We’ve all been there before: you’re ready to get to work, you check the teeth of your saw, and you quickly realize it’s about as sharp as a marble. Sure, you could power through the job, but at what cost? You’re inevitably going to be dealing with messy cuts and tearout. The worst part is you’re putting yourself in danger.
Today, we’re going to cover everything you need to know about saw blade sharpening, so you can keep your blades in top notch shape while also saving yourself some money along the way.
While most saw blades can be sharpened with little more than some time and effort, certain blades don’t fit the bill, and identifying them now will help you save time later.
Blades with steel teeth can be easily sharpened at home, provided you’re dealing with a quality blade. If you’re working with an exceptionally cheap saw or blade, it’s probably best to cut your losses and pick up a new one. But, the average steel-toothed blade can be sharpened right in your workshop.
Carbide-tipped blades can also be sharpened. However, this is something you’ll need to seek professional help for, or you run the risk of removing the remaining carbide from the teeth, which will compromise the integrity of the blade.
For carbide blades, head over to google and find a shop in your area that offers saw blade sharpening. Or, if you’re old-school, crack open the phonebook. These shops usually charge between 25 and 50 cents per tooth.
Of course, you could attempt sharpening these blades yourself, provided you have a diamond wheel sharpener. But beware, one wrong move and you can easily round off the edge of the blade, ruining it forever.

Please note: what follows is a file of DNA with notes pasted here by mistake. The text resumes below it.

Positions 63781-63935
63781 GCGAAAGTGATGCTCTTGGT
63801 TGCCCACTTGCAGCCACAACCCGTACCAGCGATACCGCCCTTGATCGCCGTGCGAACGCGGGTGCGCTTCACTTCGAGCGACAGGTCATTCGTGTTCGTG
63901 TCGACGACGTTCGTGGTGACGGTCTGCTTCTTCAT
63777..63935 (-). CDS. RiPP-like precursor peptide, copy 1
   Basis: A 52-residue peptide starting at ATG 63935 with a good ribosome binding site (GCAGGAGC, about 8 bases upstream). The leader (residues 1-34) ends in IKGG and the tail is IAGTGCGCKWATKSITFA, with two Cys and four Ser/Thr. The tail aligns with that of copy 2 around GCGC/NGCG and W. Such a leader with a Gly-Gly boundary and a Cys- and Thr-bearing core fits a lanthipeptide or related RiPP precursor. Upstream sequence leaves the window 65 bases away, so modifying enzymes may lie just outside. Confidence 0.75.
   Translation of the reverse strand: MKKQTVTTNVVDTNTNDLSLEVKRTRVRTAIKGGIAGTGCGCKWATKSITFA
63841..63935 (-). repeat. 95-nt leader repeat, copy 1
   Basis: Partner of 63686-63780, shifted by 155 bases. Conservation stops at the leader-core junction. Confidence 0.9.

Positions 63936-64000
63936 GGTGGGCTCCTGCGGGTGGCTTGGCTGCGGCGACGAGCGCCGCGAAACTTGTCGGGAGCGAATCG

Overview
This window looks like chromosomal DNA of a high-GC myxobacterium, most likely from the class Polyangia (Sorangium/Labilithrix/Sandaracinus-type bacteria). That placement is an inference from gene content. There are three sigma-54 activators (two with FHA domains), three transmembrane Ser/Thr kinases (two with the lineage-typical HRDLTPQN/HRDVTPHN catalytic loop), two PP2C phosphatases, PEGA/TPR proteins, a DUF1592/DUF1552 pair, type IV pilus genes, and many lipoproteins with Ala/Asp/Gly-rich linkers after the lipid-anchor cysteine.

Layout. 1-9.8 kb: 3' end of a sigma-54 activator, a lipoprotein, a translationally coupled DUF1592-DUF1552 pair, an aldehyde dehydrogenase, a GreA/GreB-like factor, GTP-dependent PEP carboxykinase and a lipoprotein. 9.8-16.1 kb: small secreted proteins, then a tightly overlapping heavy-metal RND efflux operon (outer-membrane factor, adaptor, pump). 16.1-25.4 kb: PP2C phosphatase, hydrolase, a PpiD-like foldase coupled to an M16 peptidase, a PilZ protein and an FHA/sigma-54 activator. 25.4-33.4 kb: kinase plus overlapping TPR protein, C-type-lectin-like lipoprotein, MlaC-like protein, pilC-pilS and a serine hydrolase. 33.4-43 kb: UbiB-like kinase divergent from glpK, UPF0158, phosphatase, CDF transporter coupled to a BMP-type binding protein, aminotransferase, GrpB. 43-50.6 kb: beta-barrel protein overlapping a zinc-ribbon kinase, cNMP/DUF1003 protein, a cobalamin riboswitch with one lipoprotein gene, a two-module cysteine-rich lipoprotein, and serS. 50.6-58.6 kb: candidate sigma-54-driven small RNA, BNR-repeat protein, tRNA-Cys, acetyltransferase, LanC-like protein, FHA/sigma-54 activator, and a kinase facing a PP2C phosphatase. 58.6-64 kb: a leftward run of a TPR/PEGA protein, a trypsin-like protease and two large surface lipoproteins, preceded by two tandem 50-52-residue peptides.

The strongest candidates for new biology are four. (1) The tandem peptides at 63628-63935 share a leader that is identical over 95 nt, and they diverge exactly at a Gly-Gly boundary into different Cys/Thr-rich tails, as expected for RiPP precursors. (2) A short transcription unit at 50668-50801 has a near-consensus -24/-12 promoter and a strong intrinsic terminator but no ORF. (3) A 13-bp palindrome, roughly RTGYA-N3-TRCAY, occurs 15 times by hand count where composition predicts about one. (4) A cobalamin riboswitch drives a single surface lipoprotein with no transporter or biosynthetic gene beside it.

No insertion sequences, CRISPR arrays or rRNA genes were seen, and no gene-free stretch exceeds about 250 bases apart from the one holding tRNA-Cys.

If you’re dealing with a blade that can’t be sharpened, it’s still worth stashing away in a drawer in your workshop. These old blades are just what the doctor ordered for demolition work, or cutting through old lumber that may have hidden nails or screws. In other words – these old blades let you save your good blades for other work where precision is more important.
Sharpening circular saw blades is a reasonably straightforward undertaking; all you’ll need to get it done is patience and a few tools. Here’s what you’ll need:
- Diamond file
- Oven cleaner, or a specialized saw blade cleaner
- Bench vise
- Shop rag
- A wrench (provided you don’t have tool-free blade removal on your saw)
Once you’re ready to get started, you’ll remove the blade from your saw. Each saw is different, so you’ll need to refer to your owner’s manual if you’ve never removed the blade before. Most saws feature a button or switch that locks the arbor in place, allowing you to quickly remove the blade, or remove the bolt that secures the blade in the saw.
Keep in mind that even though you’re dealing with a dull blade, it’s still a saw blade. Place a shop rag over the teeth to keep your hand out of harm’s way while working on the blade.
If you’re dealing with a dull blade, that means that you’ve already gotten plenty of use out of that blade. Chances are, it’s caked with sap and grime from all the cutting, and you’ll want to remove all that gunk before you begin sharpening the blade.
Every craftsman has their preferred method for this. We like to use oven cleaner, as it produces the best results. But, it’s caustic and dangerous to the environment, which has prompted many to search for greener alternatives. Whatever you decide to use, check out our saw blade sharpening guide for more details.
With the blade cleaned, it’s time to transfer it to your bench vise for sharpening. Overtightening your blade in the vise can cause warping, so it’s critical you don’t overtighten the blade in the vise. To prevent this, we just take the shop rag we used in step one and place it on each side of the blade as we tighten the blade in the vise.
This step is the easiest to overlook, but arguably the most critical. Marking the blade with a shop pencil or Sharpie will let you know when you’ve reached the end of the blade, so you don’t risk oversharpening it. Once you’ve sharpened the whole blade and you arrive back at your mark, you’ll know your work is done.